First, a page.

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OPP to take aim at careless drivers during long weekend blitz

The Ontario Provincial Police is on the look-out for drivers who don't slow down and make way for stopped emergency vehicles this long weekend.

Over 2,000 'slow down, move over' charges laid last year

Tony Cristilli, a superintendent with the OPP, says six officers have died while helping motorists on the side of the road since 1989. (Paul Smith/CBC)

The Ontario Provincial Police will be on the lookout for drivers who don't slow down and make way for stopped vehicles this long weekend.

"Our goal is not to ticket the drivers, but to raise awareness of the issues, so hopefully, we will never have another tragedy," OPP Supt. Tony Cristilli said at a news conference Thursday. 

He told the story of "a tragic and preventable loss," on provincial highways a few weeks ago. 

"A driver was on the side of Highway 403, waiting to have his truck repaired. Another vehicle approached and slammed into the back of the parked truck, killing the gentleman."

The OPP issued over 2,000 charges to drivers breaking the slow down and move over law last year alone. The legislation was introduced 16 years ago and can carry a $400 to $2,000 fine, plus three demerit points upon conviction.

Repeat offenders can face a $1,000 to $4,000 fine, possible jail time up to six months and possible suspension of their driver's licences for up to two years.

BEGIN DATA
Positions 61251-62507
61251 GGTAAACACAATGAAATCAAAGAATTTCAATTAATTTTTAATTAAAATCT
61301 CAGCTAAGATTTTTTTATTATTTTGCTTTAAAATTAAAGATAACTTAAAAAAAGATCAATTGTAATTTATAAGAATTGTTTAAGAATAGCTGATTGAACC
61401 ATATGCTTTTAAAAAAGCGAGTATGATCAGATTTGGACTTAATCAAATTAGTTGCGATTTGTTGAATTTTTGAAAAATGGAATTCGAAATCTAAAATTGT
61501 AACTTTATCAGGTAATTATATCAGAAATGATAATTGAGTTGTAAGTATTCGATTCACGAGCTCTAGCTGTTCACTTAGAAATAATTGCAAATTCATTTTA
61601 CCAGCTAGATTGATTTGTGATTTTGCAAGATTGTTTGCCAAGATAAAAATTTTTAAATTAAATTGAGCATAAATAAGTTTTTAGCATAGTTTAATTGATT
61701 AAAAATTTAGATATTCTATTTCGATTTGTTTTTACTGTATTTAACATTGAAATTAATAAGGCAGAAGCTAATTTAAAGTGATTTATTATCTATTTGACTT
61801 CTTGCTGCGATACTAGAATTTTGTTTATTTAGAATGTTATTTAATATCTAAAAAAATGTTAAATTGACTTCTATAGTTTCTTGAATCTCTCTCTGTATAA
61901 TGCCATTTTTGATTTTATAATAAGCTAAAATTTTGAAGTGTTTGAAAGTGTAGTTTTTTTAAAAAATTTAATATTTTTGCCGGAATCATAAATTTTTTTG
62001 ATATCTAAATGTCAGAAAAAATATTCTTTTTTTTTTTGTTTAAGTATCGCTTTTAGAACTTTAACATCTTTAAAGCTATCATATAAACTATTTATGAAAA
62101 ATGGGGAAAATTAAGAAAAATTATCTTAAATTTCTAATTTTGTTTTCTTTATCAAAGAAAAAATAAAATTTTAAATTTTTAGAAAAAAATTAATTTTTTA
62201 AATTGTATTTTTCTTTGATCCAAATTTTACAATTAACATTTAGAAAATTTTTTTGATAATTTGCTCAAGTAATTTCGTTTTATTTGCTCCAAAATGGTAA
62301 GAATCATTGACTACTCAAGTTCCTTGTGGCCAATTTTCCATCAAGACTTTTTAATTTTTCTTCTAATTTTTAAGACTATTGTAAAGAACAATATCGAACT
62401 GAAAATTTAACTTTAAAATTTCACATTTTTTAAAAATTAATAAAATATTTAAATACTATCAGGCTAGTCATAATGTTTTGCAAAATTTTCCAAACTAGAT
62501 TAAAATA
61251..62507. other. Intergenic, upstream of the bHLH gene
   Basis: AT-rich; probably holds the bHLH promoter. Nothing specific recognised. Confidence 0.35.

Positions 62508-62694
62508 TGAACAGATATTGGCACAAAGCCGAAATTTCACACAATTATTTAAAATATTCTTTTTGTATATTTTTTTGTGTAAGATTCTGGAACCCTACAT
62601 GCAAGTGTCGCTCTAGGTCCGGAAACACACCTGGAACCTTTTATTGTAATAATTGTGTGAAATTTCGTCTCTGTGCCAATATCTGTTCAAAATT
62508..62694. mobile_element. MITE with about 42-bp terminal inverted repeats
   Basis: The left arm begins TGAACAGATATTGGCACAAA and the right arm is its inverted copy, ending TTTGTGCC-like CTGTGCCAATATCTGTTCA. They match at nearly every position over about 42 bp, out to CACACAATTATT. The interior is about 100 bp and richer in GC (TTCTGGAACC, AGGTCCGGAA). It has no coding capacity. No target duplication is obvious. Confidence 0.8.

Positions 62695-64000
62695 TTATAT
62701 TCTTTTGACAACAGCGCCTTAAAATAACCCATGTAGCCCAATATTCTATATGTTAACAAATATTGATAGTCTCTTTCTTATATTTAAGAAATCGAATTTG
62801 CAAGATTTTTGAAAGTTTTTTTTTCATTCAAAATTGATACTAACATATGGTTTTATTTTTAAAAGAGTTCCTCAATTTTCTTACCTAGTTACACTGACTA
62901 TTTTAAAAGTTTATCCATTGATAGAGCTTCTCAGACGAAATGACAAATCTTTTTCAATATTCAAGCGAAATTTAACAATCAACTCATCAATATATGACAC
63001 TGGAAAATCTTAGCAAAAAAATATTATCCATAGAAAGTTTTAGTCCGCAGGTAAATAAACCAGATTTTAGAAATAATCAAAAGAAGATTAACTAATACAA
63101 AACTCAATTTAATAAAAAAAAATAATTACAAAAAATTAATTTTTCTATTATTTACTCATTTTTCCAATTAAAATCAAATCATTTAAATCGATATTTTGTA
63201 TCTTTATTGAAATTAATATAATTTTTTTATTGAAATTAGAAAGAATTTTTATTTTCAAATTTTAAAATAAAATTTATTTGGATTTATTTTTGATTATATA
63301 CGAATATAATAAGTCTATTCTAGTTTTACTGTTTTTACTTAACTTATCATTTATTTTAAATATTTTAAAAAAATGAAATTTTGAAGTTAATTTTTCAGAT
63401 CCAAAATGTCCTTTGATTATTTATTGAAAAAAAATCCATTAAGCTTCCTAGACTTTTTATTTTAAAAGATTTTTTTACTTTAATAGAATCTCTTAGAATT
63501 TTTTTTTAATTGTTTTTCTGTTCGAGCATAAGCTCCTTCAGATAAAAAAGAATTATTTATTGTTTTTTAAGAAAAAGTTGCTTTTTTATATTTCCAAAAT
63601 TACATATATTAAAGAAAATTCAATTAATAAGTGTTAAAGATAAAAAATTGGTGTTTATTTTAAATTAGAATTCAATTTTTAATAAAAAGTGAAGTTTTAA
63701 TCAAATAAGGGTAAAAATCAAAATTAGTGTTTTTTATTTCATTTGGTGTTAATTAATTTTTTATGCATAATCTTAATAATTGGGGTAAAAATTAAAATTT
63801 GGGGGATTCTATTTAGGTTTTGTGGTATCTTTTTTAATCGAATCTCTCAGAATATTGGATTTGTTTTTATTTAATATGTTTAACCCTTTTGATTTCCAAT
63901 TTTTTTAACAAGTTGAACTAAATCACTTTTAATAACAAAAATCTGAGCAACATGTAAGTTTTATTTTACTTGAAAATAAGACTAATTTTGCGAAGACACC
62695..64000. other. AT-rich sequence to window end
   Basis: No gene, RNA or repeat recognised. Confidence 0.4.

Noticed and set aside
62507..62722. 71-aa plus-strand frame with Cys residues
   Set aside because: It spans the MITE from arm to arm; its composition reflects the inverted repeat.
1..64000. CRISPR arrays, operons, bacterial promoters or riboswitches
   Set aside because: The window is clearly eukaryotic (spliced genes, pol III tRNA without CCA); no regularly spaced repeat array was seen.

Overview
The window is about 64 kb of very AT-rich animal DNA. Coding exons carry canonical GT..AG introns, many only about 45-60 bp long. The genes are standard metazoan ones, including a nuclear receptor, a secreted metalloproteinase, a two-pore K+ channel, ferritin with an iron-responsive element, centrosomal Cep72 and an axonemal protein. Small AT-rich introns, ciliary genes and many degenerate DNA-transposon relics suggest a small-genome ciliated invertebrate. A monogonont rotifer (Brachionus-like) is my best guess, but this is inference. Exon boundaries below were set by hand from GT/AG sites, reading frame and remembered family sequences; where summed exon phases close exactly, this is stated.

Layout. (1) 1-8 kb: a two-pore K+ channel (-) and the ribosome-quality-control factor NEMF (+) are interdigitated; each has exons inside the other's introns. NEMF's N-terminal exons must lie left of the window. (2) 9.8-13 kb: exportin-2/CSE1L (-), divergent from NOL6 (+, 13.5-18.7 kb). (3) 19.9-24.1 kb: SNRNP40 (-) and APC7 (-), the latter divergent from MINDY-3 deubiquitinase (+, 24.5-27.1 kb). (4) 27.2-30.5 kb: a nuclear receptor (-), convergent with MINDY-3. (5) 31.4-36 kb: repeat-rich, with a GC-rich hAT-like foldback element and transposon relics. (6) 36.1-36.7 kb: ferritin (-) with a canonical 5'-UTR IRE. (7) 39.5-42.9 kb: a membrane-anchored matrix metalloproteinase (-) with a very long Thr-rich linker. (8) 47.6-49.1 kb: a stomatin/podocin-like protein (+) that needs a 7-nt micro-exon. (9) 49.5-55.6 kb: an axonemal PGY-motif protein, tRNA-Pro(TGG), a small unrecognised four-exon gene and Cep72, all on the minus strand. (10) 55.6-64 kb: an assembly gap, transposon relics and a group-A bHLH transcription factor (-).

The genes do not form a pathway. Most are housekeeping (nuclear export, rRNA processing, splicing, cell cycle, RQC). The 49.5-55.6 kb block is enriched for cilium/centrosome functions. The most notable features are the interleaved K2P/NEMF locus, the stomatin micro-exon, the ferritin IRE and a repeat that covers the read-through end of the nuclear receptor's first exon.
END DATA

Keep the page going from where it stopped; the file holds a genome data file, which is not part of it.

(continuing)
Police and emergency response crews face an especially high risk when drivers ignore the law. Six officers have died while tending to motorists at the side of the road in the last 20 years, Cristilli said. 

Tow-truck driver Nabil Diab joined Cristilli at the news conference.

"Slow down and move over. It's just common sense," Diab said.

He told reporters the story of a friend and fellow tow-truck operator whose legs were broken when he was struck while trying to load a motorcycle onto his flatbed. 

Diab said he himself has had too many close calls.

"Once, my pylons were struck by an oncoming vehicle and almost sideswiped me," he said. "I was extremely scared and shaken up."

"I was extremely lucky, to be honest with you," Diab added as he warned drivers to obey the law.  

"You could be saving a life," he said.

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